When Jens Møller Borglum immigrated in 1864 from Hjørring in Northern Jutland to resettle in the New World, he could hardly have imagined the legacy he would be leaving the recently colonised continent. The son born to him three years later was to become a sculptor whose work expanded far beyond the confines of gallery walls.
With an ego rumoured to be as huge as his large-scale pieces, John Gutzon Borglum was an extravagant patriot who created works of art in honour of his national heroes. The most famous of these works – four sixty-foot heads of the US presidents George Washington, Thomas Jefferson, Theodore Roosevelt and Abraham Lincoln – was carved from granite into the side of a 167m high mountain in the Black Hills of South Dakota.
Who can forget the quite literally cliff-hanging conclusion to the Hitchcock classic ‘North By Northwest’, as hero and villain battle it out on the precipice of Mount Rushmore, dwarfed by the gigantic heads of the dead presidents? Borglum spent 14 summers before he died in 1941 with the ambitious project unfinished. The memorial was completed by his son Lincoln seven months later.
Borglum Senior was a follower of the recently established Mormon faith, and married two sisters in a state where such practices were legal. John Gutzon Borglum was born on 25 March 1867 to the second of these wives, and though the family spent the early part of his life in Idaho and Utah, they moved to California when he was seven. Borglum Junior’s aspirations toward an artistic career developed early.
He studied art in San Francisco and in Paris at the Academie Julian from 1890 to 1893, where he was deeply moved by the work of sculptor Auguste Rodin, who would have been at the peak of his career then. In 1901, he moved to New York, where he was commissioned to make a sculpture of the apostles for St. John the Divine Cathedral.
Borglum’s work at this time began to combine the obvious influences of Rodin and classicism with his love of the untamed American West, of a frontier country filled with stampeding horses and American Indians. It had not yet reached the vast, grandiose scale of later works, however. His sculpture ‘Mares of Diomedes’ was described as a ‘foaming Wild West stampede in rather transparent mythological clothing’ and was the first American sculpture to have works purchased by New York’s Metropolitan Museum of Art.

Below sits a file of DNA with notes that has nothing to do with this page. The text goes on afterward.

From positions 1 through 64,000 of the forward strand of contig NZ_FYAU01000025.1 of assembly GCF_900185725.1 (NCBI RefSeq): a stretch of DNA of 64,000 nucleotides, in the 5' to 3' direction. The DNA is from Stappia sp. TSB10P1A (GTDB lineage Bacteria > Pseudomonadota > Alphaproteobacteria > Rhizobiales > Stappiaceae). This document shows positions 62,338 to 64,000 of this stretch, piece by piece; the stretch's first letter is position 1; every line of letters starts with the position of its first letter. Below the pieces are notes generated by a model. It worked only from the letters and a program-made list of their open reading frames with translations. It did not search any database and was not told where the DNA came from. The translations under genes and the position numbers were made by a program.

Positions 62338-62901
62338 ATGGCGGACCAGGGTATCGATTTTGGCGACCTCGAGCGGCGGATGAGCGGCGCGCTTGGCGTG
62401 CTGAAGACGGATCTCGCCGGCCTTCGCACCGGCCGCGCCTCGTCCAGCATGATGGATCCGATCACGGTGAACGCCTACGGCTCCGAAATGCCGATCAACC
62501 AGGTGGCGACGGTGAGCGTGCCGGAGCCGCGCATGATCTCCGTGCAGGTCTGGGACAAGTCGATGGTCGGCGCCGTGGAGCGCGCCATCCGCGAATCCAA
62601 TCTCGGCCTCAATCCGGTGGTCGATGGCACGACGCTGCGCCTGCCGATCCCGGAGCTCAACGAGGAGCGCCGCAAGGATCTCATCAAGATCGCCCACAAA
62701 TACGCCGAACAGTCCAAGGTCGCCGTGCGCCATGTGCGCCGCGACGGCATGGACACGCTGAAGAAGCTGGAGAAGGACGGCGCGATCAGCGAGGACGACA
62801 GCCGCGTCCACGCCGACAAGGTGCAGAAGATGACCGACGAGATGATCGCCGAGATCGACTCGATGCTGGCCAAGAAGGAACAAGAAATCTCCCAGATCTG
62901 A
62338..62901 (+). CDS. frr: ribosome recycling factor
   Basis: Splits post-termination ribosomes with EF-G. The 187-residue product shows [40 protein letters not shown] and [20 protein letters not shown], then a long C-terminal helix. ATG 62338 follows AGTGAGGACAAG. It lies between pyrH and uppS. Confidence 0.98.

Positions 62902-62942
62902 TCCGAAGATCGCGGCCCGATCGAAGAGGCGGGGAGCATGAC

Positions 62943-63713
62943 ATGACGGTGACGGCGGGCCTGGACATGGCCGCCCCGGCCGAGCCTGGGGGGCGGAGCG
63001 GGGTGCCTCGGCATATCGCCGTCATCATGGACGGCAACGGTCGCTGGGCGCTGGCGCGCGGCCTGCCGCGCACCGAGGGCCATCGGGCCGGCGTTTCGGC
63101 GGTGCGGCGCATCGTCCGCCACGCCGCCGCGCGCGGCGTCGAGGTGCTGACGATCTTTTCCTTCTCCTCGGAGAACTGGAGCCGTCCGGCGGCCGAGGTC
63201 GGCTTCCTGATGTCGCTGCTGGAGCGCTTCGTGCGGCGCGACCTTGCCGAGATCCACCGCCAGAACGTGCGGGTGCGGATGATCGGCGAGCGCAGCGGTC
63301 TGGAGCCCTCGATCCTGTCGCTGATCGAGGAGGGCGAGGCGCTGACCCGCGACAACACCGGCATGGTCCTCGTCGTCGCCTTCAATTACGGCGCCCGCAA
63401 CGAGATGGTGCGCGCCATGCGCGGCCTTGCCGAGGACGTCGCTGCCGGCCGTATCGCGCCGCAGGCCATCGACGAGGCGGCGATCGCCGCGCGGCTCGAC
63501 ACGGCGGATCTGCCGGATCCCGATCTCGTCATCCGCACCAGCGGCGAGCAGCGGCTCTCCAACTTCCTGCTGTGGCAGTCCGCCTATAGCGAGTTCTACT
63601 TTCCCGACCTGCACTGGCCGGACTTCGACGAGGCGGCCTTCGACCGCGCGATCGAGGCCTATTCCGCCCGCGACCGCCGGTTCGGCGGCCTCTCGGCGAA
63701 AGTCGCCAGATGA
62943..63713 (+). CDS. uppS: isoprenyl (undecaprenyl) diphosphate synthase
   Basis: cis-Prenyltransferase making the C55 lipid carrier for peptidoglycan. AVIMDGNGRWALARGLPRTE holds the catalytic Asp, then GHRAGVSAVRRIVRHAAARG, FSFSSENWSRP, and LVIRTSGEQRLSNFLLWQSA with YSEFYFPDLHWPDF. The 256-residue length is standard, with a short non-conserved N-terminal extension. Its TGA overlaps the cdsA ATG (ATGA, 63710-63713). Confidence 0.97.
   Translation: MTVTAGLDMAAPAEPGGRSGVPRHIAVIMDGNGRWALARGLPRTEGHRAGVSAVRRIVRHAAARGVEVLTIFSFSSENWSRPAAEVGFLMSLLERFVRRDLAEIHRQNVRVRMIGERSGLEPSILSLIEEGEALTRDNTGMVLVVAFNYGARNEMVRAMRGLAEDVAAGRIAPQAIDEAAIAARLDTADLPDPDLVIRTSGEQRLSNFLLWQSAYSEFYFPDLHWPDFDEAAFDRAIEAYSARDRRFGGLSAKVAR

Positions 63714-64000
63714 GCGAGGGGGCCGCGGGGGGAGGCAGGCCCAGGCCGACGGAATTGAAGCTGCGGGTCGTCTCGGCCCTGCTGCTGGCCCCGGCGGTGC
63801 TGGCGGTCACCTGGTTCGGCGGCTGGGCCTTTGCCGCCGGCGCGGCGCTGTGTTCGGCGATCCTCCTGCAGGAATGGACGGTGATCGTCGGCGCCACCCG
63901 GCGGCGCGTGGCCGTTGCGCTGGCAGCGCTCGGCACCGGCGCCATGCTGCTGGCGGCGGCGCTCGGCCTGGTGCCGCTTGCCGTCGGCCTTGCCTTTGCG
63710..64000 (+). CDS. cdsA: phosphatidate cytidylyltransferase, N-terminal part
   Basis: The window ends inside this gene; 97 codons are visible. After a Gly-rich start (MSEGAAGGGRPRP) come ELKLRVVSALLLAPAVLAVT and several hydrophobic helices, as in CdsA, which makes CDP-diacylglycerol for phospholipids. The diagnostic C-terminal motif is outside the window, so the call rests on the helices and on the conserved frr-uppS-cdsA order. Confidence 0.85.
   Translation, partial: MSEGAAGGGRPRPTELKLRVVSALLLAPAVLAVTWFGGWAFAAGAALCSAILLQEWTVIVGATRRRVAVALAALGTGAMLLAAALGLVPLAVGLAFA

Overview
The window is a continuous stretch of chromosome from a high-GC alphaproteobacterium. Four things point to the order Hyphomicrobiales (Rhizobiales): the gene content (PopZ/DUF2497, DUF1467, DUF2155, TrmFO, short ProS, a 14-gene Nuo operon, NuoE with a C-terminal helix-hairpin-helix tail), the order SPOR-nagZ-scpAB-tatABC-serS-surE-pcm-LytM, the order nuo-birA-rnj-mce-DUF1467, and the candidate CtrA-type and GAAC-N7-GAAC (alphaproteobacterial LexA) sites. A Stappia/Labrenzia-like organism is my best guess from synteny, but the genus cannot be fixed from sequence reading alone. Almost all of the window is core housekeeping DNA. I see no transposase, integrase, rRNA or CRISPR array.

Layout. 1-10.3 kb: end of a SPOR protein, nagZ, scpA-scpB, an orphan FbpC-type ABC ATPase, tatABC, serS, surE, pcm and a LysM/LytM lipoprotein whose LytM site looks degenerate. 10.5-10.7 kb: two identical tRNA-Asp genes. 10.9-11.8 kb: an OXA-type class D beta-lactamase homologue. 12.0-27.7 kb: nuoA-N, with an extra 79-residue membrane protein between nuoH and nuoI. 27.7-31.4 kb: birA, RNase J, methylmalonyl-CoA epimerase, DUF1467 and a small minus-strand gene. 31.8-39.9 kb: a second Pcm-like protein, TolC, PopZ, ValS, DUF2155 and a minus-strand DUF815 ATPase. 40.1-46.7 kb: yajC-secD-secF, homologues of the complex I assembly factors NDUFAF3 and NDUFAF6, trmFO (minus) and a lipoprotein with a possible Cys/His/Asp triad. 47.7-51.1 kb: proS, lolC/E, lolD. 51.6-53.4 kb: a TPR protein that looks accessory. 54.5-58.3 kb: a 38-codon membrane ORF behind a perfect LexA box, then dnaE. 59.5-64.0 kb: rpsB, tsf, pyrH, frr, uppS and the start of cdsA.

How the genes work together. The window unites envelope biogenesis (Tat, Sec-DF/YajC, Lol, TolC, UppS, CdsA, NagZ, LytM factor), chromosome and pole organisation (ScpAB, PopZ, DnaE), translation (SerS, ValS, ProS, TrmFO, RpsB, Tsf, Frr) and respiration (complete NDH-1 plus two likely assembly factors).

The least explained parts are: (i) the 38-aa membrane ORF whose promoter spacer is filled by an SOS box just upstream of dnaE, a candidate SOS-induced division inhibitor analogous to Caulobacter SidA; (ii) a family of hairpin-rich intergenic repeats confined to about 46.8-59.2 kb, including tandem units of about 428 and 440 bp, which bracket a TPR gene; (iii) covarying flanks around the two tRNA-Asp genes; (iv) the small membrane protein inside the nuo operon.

OK with KKK?
The sculptures Borglum produced often portrayed figures who epitomised American democracy, one example being a bust of Lincoln carved from a six-ton block of marble and on view today in the Capitol building in Washington, DC. It was the first of his works to explore the simple power of large-scale sculptures. If any of the Danish cultural norms toward self-effacement – the infamous ‘Janteloven’ with its credo of humility – existed in Borglum, they were difficult to find underneath his belief that biggest is best and his nationalistic pride in America.
This nationalism made him the perfect candidate for his 1915 commission to build a 70-foot statue in honour of General Robert E Lee. Borglum had other ideas: he likened that proposal to putting a ‘postage stamp on the side of a barn’ and envisaged something bigger. His work on Stone Mountain, Georgia was to become the first memorial to a Confederate hero and was financed by the Ku Klux Klan. Whether he was actually a supporter of the white supremacist movement is unclear: it seemed his interests in politics of any kind did not stray very far from himself and his work.
In all, Borglum created 170 statues and monuments during his lifetime, most of them glorifying the ideals and heroes of early American society. Though he seems to have been wholly disconnected from his Danish origins, if nothing else, he serves to remind us that Danes were among those who shaped early American society.